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Federal Reserve chairman Ben S. Bernanke today didn’t deliver the hoped-for hints that he was ready to jump-start the economy again, but he did signal his continued confidence in the country’s longer-term growth and investors accepted that as good enough — for now.
Stocks fell as Bernanke began his speech at an economic symposium in Jackson Hole, Wyo., but rallied shortly after he wrapped up.
The S&P Retail Index was up 2.2 percent, or 10.5 points, to 498.33 and the Dow Jones Industrial Average was ahead 1.2 percent, or 134.72 points, to 11,284.54 as markets settled.
Among the retailers gaining ground were Coach Inc., up 6.5 percent to $54.79; Nordstrom Inc., 5.3 percent to $42.07, and J.C. Penney Co. Inc., 1.9 percent to $26.67. Shares of Tiffany & Co. rose 9.4 percent to $69.03 after the company reported a 33.1 percent gain in second-quarter profits.
Markets in Europe lost ground for the day with the CAC 40 down 1 percent in Paris, the DAX off 0.8 percent in Frankfurt and FTSE 100 down 0.02 percent in London. Burberry was one of the FTSE 100 top performing stocks, with a 3.2 percent rise, while on the Continent, Hermès rose 1.6 percent and Swatch Group was up 2.3 percent. Britain also released downbeat data earlier today, with the country’s Office of National Statistics saying that GDP grew 0.2 percent in the second quarter, a slowdown from 0.5 percent growth in the previous quarter.
In the U.S., Bernanke took on the economic fears that have helped roil markets this month. “Might not the very slow pace of economic expansion of the past few years, not only in the United States but also in a number of other advanced economies, morph into something far more long-lasting?” he said.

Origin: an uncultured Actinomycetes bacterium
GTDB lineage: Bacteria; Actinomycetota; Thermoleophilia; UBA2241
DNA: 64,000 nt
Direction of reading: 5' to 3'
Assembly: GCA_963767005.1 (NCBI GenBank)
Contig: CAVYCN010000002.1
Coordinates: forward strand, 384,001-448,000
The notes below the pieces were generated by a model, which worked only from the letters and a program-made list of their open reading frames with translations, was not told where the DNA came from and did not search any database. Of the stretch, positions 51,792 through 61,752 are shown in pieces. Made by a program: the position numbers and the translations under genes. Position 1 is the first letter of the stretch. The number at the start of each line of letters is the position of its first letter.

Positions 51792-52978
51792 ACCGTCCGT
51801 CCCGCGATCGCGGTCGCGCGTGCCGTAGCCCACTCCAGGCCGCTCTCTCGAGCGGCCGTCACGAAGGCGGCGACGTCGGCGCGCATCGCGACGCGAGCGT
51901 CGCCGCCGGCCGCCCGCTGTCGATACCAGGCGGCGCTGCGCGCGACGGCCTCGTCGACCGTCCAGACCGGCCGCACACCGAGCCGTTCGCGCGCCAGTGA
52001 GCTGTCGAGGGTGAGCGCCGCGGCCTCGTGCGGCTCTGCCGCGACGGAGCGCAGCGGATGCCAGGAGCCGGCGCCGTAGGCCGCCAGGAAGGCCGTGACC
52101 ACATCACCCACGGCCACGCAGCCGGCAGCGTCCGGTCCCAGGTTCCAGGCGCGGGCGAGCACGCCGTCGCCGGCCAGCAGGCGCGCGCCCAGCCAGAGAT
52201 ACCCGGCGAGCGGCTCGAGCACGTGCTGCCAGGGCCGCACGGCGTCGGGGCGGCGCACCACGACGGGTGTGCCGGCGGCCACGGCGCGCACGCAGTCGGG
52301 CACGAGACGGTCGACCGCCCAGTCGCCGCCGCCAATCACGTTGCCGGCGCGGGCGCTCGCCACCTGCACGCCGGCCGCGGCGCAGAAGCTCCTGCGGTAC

Bernanke said he was optimistic about the country’s longer-run prospects, though he also acknowledged that Washington would do well to find a better way to make fiscal decisions. “The growth fundamentals of the United States do not appear to have been permanently altered by the shocks of the past four years,” he said. “It may take some time, but we can reasonably expect to see a return to growth rates and employment levels consistent with those underlying fundamentals.”
The central banker said the slowdown in economic activity during recessions typically causes enough pent-up demand to put the country back into growth mode as confidence returns. But both the financial and the housing crises have slowed the natural recovery process and Bernanke noted the rate of home construction is still less than one-third of its precrisis level. Bernanke also prodded lawmakers — who for weeks argued over the debt ceiling last month, risking a possible U.S. default ultimately contributing to Standard & Poor’s downgrade.
“The country would be well served by a better process for making fiscal decisions,” Bernanke said. “The negotiations that took place over the summer disrupted financial markets and probably the economy as well, and similar events in the future could, over time, seriously jeopardize the willingness of investors around the world to hold U.S. financial assets or to make direct investments in job-creating U.S. businesses.”
Consumers appear to have taken Washington’s difficulties to heart.
The Thomson Reuters-University of Michigan Surveys of Consumers’ consumer confidence index to fell to 55.7 this month from 63.7 in July and 68.9 a year earlier.
“The recent surge in pessimism was due to lost confidence in the ability of the government to enact policies that would counteract the growing threat of a renewed recession,” said Richard Curtin, chief economist for the Surveys of Consumers.